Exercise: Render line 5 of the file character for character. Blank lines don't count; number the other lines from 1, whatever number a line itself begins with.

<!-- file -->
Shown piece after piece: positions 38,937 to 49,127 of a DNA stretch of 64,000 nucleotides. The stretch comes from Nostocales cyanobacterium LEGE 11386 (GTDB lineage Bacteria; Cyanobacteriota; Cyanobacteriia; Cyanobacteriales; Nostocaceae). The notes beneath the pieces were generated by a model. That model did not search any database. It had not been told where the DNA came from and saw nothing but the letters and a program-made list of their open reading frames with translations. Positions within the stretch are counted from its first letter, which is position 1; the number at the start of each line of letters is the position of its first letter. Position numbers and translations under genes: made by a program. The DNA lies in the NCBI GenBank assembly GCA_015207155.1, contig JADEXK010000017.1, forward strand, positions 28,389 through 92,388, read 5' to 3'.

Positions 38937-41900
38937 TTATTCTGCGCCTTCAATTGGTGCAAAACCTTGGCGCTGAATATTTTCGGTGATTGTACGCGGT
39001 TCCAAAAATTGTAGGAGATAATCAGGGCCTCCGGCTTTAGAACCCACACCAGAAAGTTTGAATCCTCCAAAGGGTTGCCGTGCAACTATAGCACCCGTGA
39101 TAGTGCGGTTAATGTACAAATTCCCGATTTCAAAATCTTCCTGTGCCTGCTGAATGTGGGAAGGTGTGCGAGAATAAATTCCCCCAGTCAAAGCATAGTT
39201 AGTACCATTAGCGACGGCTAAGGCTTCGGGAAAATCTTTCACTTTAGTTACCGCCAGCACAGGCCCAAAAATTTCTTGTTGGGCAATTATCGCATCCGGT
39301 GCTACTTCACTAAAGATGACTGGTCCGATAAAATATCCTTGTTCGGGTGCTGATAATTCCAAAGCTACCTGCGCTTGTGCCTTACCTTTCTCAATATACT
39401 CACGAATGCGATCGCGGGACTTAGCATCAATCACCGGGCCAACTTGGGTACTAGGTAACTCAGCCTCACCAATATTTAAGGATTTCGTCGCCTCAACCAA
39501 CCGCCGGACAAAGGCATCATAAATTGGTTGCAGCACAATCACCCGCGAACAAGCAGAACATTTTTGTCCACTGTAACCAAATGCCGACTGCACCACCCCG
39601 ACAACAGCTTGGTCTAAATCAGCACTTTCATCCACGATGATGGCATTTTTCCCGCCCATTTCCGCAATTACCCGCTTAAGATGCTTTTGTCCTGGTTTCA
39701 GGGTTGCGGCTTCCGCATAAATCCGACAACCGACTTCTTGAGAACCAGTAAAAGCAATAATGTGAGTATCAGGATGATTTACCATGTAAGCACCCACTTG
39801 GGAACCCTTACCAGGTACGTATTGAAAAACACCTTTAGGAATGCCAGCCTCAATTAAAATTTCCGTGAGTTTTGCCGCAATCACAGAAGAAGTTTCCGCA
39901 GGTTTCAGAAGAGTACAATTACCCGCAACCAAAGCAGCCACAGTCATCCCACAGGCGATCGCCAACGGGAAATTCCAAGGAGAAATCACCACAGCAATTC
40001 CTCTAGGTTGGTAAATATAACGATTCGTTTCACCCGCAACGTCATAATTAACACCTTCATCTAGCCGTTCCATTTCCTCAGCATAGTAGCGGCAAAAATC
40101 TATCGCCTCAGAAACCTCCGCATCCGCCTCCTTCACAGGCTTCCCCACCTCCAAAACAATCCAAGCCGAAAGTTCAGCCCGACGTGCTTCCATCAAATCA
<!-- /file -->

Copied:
39101 TAGTGCGGTTAATGTACAAATTCCCGATTTCAAAATCTTCCTGTGCCTGCTGAATGTGGGAAGGTGTGCGAGAATAAATTCCCCCAGTCAAAGCATAGTT